Officially this is day 1 of camp, but most athletes won’t arrive until late afternoon so for us coaches it’s an easy day. I’m making the most of it, the next two weeks will be hard work. It’s not so much the physical demands, other than accompanying athletes on their rides – and we’re contemplating hiring a car to support the full Ironman day – Mark and I won’t be training that much, but organising a camp and managing a group of triathletes takes its toll. We have a busy schedule planned – lots for the athletes to do, lots for the coaches to do.
If last year is anything to go by the athletes will probably complete somewhere between 20 to 30 hours over the 6 days of training that makes up a week of camp. For one athlete, Frankie Sanjana, here for both weeks, that could make for a very big fortnight of work. Volume is a major goal for the camps, we want athletes to push themselves, to do more than they think they can, but we want them to come away better for it; more is not the only goal.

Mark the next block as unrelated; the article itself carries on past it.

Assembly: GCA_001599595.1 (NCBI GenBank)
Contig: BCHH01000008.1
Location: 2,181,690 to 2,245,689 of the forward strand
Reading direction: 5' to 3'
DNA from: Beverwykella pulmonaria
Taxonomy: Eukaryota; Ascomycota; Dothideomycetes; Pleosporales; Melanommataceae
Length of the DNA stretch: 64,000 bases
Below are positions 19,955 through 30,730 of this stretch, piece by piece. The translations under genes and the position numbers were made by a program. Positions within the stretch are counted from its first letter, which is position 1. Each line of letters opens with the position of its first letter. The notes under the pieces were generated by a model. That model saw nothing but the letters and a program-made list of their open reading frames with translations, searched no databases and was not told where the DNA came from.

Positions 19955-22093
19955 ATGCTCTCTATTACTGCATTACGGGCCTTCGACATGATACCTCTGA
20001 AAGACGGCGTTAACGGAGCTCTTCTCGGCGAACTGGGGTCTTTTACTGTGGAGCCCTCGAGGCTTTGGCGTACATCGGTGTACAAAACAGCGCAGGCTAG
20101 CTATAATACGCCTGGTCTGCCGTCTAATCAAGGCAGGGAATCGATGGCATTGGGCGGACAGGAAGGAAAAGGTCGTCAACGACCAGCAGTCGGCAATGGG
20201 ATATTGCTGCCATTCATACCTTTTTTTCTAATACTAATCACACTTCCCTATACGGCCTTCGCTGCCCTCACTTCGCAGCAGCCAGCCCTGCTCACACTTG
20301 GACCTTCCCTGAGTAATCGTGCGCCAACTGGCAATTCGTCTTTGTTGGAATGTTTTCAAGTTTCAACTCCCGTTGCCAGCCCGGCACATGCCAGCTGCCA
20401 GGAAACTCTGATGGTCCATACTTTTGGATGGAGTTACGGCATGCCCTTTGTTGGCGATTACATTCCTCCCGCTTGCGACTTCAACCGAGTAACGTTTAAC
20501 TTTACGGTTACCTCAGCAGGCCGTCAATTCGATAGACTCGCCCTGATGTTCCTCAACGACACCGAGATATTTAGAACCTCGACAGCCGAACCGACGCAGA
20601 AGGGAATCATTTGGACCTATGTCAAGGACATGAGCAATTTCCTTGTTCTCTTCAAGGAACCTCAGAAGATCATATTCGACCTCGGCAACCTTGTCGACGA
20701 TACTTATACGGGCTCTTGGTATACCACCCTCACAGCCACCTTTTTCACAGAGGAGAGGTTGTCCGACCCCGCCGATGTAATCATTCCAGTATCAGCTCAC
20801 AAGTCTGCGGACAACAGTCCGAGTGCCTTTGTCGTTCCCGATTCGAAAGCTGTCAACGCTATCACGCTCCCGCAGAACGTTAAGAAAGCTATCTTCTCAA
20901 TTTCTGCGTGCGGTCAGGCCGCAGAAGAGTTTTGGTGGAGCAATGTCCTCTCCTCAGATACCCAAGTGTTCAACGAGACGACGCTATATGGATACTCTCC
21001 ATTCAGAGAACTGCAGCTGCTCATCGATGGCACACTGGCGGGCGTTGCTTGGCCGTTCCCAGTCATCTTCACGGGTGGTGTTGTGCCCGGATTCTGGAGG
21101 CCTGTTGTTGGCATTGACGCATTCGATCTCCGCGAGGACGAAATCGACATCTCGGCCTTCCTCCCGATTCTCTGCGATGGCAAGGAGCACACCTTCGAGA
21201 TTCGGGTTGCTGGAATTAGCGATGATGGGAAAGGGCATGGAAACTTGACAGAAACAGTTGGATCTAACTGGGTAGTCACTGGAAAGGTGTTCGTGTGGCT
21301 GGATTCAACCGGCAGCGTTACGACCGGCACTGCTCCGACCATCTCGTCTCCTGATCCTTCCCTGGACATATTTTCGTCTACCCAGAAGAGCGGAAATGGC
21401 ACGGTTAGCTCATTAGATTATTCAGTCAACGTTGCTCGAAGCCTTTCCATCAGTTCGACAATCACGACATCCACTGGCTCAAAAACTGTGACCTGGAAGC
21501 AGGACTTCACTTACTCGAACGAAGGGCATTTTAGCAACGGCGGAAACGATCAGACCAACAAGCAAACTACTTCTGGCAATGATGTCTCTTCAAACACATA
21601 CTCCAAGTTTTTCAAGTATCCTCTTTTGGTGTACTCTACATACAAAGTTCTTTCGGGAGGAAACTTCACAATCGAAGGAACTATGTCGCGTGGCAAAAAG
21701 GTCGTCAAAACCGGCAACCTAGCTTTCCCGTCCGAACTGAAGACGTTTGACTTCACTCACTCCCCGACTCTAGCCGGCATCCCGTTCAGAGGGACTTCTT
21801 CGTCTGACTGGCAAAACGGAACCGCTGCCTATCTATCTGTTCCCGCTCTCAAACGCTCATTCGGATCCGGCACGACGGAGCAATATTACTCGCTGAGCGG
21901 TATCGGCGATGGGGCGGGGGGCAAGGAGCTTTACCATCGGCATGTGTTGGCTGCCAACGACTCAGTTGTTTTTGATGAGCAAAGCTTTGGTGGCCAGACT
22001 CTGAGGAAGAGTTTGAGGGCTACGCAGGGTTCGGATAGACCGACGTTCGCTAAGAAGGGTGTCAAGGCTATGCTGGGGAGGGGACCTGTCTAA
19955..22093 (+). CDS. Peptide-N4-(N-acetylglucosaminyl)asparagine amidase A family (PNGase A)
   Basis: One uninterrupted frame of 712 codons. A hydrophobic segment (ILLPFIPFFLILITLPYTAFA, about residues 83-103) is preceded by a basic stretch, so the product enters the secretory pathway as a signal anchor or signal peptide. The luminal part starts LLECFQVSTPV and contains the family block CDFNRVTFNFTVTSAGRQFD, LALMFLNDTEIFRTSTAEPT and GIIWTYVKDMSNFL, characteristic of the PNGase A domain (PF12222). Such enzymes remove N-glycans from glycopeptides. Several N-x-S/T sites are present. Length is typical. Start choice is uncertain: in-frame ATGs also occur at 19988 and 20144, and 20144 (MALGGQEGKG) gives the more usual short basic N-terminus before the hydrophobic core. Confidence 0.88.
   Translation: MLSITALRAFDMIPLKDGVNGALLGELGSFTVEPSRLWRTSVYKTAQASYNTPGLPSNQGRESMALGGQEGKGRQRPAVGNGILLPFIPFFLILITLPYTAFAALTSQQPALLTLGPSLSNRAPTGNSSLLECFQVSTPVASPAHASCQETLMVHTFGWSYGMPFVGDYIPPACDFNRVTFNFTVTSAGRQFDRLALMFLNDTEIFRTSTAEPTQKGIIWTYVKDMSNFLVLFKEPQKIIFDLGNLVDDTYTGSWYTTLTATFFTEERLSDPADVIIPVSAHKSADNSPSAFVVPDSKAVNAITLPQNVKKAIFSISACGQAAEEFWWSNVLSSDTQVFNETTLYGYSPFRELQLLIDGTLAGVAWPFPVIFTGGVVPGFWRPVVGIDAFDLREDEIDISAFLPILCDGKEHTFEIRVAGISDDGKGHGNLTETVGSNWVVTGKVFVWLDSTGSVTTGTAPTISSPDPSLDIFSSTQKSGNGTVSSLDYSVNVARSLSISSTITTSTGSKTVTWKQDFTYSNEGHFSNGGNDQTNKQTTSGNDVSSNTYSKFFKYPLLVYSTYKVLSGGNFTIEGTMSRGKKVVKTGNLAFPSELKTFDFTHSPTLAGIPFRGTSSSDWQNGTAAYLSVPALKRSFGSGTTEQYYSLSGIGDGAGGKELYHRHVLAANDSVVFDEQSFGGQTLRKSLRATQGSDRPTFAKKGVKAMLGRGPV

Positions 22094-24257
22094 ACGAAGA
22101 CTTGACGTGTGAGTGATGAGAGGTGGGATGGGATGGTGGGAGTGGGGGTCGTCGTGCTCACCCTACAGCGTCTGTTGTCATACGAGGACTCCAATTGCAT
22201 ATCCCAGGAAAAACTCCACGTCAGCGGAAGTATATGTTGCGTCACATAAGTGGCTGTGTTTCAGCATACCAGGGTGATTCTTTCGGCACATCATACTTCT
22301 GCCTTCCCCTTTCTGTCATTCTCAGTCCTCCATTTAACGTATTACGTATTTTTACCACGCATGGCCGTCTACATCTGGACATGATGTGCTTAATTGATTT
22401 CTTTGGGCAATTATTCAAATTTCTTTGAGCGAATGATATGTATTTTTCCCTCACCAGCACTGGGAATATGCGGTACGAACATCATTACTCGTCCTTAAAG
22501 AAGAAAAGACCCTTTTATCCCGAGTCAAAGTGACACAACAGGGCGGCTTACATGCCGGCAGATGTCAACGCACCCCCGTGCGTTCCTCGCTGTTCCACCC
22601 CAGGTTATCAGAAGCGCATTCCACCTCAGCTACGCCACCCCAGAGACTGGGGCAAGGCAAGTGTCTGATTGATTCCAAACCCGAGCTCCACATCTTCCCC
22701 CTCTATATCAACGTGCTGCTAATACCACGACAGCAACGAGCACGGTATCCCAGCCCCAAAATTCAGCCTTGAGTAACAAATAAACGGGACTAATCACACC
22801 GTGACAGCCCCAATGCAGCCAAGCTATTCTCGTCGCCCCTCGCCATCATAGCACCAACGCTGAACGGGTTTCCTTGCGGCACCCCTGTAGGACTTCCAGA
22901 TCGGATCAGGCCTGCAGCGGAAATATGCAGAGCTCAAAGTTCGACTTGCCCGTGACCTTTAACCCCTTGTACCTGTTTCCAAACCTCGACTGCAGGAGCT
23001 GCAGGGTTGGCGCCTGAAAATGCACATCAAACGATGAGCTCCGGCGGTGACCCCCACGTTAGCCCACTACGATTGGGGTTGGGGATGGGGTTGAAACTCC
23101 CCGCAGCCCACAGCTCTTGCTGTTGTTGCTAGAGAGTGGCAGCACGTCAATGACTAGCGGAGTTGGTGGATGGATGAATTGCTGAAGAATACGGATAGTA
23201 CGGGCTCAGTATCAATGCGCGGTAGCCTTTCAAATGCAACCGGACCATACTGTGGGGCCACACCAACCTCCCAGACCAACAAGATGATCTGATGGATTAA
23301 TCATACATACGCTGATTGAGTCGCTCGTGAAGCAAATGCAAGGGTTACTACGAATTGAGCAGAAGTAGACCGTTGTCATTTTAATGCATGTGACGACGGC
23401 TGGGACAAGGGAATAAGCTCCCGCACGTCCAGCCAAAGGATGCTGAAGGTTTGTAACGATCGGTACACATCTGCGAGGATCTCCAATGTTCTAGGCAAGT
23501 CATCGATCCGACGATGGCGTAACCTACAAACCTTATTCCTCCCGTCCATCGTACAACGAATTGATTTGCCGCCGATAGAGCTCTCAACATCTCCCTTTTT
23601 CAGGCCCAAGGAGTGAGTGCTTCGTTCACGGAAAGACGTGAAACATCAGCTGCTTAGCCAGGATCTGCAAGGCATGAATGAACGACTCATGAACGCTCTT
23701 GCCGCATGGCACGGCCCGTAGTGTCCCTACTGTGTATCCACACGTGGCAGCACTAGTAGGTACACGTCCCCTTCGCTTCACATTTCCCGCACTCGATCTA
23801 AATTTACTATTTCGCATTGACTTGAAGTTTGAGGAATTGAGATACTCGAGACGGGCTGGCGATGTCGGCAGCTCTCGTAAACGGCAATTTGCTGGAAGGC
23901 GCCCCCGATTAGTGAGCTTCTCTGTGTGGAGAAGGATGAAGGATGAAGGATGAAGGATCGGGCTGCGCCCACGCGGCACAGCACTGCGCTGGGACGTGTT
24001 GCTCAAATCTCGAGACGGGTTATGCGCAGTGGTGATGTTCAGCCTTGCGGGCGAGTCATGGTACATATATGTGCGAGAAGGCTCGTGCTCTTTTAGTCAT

To that effect day 2, the first full training day, will combine a relatively short and easy ride (tested by us on Thursday), an afternoon spent individually filming and coaching swimming, and a final 5.4K time trial run (before we’ve fully worn the athletes out). From there the training will build until Wednesday when we split the day in two – the morning a short race and the afternoon off (or a chance to run for the more determined). Thursday is a ride round the full Ironman course and finally Friday sees a time trial up Tabayesco along with another go at the 5.4K run. After a day off the coaches will get to repeat this pattern over again.
The weather for the next week is windier than we might have liked, but that’s part of the challenge of Lanzarote. It’ll ensure everyone works and will send them home stronger. My own personal objectives are simple: make these athletes fitter, learn from them and survive the two weeks.